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Riparian canopy type, management history, and successional stage control fluxes of plant litter to streams

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The food webs of forest stream ecosystems are based primarily on cross-boundary flows of terrestrial plant litter (PL). As such, changes in the composition of riparian forest canopies can alter flows of PL, affecting the ecosystem functioning of adjacent streams. We measured seasonal changes in PL fluxes to 20 small streams flowing through temperate rain forests in southwestern British Columbia to determine how riparian forest type and riparian management history influence resource availability in these systems. Differences in PL fluxes among the four riparian forest types studied were most pronounced in the summer, when PL fluxes from clearcuts < riparian reserve strips and coniferous forests, and PL fluxes from deciduous-dominated forests < riparian reserve strips. PL fluxes also varied among seasons (spring < summer < autumn). Fluxes were similar in riparian reserve strips and coniferous forests of similar age, indicating that reserve strips maintain this crucial ecosystem process. Clearcutting of riparian forests dramatically increased light availability while reducing leaf litter inputs; these effects, however, lasted only a few years. As riparian forest stand age increased, inputs shifted from broadleaf to coniferous inputs, indicating a possible long-term decrease in the lability of the leaf litter resources available to stream consumers.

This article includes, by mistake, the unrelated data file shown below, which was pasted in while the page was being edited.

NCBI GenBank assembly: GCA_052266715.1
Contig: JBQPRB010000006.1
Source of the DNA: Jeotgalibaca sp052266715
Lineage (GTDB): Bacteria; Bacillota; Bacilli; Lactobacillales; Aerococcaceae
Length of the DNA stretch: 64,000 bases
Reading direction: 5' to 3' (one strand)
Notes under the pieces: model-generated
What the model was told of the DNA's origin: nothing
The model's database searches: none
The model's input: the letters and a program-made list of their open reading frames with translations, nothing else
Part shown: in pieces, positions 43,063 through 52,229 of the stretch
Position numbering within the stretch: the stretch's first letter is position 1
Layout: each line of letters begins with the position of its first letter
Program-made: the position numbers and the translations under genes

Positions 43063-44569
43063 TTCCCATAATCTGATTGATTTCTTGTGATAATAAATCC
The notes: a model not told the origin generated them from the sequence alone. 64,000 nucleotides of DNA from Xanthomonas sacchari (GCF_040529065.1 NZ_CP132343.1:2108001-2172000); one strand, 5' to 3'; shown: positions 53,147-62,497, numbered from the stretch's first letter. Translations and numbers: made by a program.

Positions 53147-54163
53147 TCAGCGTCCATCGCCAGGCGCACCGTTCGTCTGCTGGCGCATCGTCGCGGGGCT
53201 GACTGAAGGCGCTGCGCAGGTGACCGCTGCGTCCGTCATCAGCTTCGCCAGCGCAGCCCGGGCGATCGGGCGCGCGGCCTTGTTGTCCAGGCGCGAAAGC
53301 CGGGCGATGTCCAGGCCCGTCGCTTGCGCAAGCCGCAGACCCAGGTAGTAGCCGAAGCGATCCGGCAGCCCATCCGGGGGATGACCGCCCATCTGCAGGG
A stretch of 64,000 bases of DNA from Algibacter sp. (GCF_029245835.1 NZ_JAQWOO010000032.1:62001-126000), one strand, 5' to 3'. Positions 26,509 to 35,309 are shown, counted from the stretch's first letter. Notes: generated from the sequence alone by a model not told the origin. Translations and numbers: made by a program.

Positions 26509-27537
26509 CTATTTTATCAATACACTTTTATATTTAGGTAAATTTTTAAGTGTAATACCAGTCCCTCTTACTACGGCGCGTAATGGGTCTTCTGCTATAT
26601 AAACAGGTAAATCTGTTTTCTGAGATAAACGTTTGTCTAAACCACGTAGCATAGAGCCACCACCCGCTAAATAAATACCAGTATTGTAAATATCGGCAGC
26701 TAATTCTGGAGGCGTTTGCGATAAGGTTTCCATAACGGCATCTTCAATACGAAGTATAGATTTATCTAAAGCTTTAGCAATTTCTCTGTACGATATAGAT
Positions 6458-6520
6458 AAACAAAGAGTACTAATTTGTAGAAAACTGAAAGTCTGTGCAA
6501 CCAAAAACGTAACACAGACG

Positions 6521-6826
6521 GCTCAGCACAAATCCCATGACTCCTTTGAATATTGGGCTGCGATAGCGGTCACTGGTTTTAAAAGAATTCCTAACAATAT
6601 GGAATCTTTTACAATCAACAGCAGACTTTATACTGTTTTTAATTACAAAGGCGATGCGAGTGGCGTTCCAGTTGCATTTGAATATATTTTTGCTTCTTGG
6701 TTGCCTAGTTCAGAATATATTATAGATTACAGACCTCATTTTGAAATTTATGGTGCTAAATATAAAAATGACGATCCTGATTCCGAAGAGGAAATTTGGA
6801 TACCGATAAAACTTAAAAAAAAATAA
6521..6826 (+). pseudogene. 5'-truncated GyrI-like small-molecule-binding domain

Document Type: Research Article


Publication date: July 5, 2011

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  • Published since 1971, this monthly journal features articles, reviews, notes and commentaries on all aspects of forest science, including biometrics and mensuration, conservation, disturbance, ecology, economics, entomology, fire, genetics, management, operations, pathology, physiology, policy, remote sensing, social science, soil, silviculture, wildlife and wood science, contributed by internationally respected scientists. It also publishes special issues dedicated to a topic of current interest.
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